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The hotline – which was originally run by the 254th Medical Detachment in Kandahar – is now operated by the Army’s 85th Combat Operational Stress Control Detachment out of Bagram.

Patino believes the hotline makes a difference.

“One instance, a woman called in and was very frantic, in a complete panic and crying,” Patino said. “When we were done, it was a day and night shift. We worked through relaxation techniques and talked through what was troubling her.”

Troops downrange can reach the OEF Crisis Hotline the following ways:

Stateside troops and veterans can reach the VA’s Military Crisis Line by dialing 1-800-273-8255 and then pressing 1. Europe-based troops can reach the Military Crisis Line by dialing 00800 1273 8255 on regular phones or 118 on DSN lines.

–Story by Eric Raum and Eric Brandner, USO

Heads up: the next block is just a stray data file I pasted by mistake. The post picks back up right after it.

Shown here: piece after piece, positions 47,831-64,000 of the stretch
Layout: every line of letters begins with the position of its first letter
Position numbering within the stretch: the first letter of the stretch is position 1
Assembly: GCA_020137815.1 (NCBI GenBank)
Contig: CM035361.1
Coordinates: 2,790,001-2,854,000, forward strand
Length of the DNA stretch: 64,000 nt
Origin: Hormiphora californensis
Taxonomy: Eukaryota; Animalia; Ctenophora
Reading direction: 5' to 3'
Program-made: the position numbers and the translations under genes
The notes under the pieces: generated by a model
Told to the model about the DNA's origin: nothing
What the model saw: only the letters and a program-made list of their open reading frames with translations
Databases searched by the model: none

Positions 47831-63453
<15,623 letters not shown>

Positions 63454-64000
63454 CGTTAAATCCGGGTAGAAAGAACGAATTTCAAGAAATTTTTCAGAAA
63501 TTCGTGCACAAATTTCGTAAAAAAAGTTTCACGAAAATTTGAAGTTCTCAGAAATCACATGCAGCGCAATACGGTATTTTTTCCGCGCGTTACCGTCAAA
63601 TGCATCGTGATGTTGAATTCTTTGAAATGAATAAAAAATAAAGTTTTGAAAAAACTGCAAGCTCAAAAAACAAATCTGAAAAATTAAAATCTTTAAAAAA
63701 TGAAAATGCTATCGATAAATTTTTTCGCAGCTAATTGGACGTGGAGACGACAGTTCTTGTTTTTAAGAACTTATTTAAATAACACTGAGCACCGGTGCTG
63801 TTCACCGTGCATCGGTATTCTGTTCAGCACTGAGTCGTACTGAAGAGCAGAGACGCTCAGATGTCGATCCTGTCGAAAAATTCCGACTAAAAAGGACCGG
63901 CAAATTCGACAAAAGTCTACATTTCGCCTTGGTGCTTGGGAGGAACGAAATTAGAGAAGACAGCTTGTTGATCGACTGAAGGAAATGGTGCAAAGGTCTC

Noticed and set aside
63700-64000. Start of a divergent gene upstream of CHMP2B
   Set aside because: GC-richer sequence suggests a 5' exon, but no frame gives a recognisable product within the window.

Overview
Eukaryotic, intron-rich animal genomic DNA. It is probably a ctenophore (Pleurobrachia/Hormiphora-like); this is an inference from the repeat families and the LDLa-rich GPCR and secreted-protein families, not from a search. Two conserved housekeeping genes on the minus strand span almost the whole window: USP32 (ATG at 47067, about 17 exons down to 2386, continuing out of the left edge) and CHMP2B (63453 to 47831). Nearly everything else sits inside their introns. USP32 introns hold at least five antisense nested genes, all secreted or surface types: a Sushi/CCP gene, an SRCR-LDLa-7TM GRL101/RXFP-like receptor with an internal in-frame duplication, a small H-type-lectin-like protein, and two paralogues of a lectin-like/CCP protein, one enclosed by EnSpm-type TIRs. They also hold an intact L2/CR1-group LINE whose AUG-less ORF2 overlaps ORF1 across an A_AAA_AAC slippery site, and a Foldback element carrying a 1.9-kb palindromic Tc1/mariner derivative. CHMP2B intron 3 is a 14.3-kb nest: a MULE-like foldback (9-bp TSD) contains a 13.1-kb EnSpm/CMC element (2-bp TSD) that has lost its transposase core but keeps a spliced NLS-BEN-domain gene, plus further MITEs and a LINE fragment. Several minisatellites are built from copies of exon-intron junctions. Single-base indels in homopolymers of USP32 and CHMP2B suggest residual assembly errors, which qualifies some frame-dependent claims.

USO Brings Mother’s Day Treatment to Kandahar-Based Troops

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Mom doesn’t get much thanks downrange.

The USO Southwest Regional Team understood this, and went out of their way to give a special thanks to the women of Kandahar Airfield’s Role 3 Trauma Hospital with a spa day on Sunday.

“These ladies work long hours on their feet and have little time to pamper themselves,” USO Southwest Asia wrote on its Facebook page.

The spa experience included manicures, pedicures, facials and massages. More than 100 treatments were provided.

Check out USO Southwest Asia’s Facebook page for more details.

-Story by USO Story Development